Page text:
Chicago Cubs: Kyle Hendricks has a home run problem

(Photo by Jonathan Daniel/Getty Images)
(Photo by Jonathan Daniel/Getty Images) /

Two years removed from a third-place finish in NL Cy Young voting, Chicago Cubs right-hander Kyle Hendricks is struggling to find his groove.

Let me begin with a disclaimer. Saying Kyle Hendricks has a home run problem and considering him a liability in the Chicago Cubs starting rotation is not the same thing. Not even close.

Even after his June 5 start, which was a clunker by just about every measure, the soft-tossing righty has solid numbers. He carries a 3.59 ERA, 1.101 WHIP and 3.35 strikeout-to-walk ratio in his first 12 starts. One number, however stands out in a big way.

Live and die by the homer

Across 72 2/3 innings, Hendricks has allowed 12 home runs – meaning he allows 1.5 dingers per nine. That’s a significant increase over his career mark of 0.9 homers per nine. His last time out, he lasted just five innings. The Phillies roughed him up for five earned runs on five hits and three walks.

"I wasn’t repeating my mechanics. I’ve got to get back to work this week,” he told the media afterwards."

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He repeated that multiple times – stressing how he needs to really hone in on getting in a rhythm. For Hendricks, fastball location is everything. With his offspeed arsenal, everything comes off that heater – despite its lack of velocity.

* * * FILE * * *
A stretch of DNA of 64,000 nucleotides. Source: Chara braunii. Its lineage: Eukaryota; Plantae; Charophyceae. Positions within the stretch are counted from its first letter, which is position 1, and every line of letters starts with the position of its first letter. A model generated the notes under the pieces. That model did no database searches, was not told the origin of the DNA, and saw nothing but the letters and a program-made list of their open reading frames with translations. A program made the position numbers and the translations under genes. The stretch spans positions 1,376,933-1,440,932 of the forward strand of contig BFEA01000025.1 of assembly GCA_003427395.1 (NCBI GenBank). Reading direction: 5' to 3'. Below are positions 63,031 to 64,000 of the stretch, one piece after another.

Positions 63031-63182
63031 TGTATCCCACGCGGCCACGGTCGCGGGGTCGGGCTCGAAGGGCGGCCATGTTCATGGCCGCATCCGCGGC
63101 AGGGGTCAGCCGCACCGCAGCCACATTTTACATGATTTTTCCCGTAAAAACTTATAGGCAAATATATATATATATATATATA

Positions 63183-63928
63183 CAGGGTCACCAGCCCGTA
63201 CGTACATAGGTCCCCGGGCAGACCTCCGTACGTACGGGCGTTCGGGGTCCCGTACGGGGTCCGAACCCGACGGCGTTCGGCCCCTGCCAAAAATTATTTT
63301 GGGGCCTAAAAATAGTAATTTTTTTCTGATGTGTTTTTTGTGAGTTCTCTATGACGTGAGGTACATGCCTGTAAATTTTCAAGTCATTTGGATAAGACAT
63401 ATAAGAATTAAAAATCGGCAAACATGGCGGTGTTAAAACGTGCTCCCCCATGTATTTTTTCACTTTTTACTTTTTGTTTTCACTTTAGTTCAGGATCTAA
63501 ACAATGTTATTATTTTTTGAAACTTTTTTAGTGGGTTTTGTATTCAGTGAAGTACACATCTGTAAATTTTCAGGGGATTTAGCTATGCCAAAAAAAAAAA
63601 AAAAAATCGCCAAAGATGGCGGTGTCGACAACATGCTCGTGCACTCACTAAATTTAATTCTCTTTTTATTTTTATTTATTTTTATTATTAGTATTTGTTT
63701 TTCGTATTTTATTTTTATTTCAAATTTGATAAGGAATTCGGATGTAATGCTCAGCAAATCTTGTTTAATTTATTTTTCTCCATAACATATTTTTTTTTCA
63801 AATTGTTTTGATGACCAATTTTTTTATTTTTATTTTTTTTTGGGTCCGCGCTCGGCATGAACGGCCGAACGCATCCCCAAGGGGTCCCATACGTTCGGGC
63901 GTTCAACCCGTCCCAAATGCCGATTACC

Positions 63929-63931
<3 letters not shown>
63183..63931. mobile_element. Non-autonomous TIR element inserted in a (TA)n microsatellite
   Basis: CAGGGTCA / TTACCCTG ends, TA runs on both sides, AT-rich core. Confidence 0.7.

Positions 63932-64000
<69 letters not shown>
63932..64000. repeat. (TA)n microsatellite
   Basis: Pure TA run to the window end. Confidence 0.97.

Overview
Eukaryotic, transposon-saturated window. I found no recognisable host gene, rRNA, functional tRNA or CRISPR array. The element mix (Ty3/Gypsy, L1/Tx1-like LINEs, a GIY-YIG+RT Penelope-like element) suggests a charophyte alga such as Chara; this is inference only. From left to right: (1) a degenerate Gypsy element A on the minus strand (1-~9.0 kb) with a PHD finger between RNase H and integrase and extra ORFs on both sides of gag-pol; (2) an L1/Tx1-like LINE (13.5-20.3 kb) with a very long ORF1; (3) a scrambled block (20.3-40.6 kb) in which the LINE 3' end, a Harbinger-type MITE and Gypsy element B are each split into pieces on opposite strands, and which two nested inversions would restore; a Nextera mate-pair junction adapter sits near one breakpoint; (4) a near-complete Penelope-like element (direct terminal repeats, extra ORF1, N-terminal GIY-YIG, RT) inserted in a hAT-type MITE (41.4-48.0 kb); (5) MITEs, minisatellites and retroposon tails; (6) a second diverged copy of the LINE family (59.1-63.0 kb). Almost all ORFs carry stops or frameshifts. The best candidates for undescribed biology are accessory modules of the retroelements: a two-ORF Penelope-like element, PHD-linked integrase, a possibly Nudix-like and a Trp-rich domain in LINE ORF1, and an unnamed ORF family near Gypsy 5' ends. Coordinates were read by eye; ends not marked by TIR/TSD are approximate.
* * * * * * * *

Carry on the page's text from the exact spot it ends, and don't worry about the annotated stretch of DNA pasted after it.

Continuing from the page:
So what’s gone wrong for the former Ivy Leaguer? He’s falling behind hitters. And, unlike in his Cy Young-caliber 2016 campaign, he’s not working out of those situations.

Getting ahead in counts

For example, when Hendricks gets ahead with a first pitch strike, opponents hit just .199 against him. When the count moves to 1-1, still just a .202 mark. But let’s flip the script. In a 2-1 count, opponents are clobbering the right-hander to the tune of a .364 average and 1.281 OPS. When it’s 3-1, things get even worse: .438/.583/1.000.

That’s right. Batters are slugging 1.000 against Hendricks in 3-1 counts. Not exactly what you want from the guy who is supposed to be the ace of the staff.

It hasn’t taken opponents long to take him deep either. Seven of his 12 home runs allowed have come in a hitters’ first plate appearance or within his first 25 pitches of the game. Looking at the numbers, it sure seems like settling in is a concern with the right-hander. At least at this point.

When he’s hitting his spots and locating down in the zone, he’s been the same great Kyle Hendricks we all know and love. But when he isn’t – and batters get under his stuff and hit it into the outfield, it’s a whole different ballgame. Balls hit beyond the infield have resulted in an opponent OPS north of 1.500.

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Simply put, that’s not sustainable.

I expect Hendricks to figure it out. He’s too analytically driven to simply be content with his current mechanical inconsistencies. But expect him to focus on keeping the ball in the yard. If he doesn’t his 4.48 FIP may prove to be closer to the reality than his current ERA.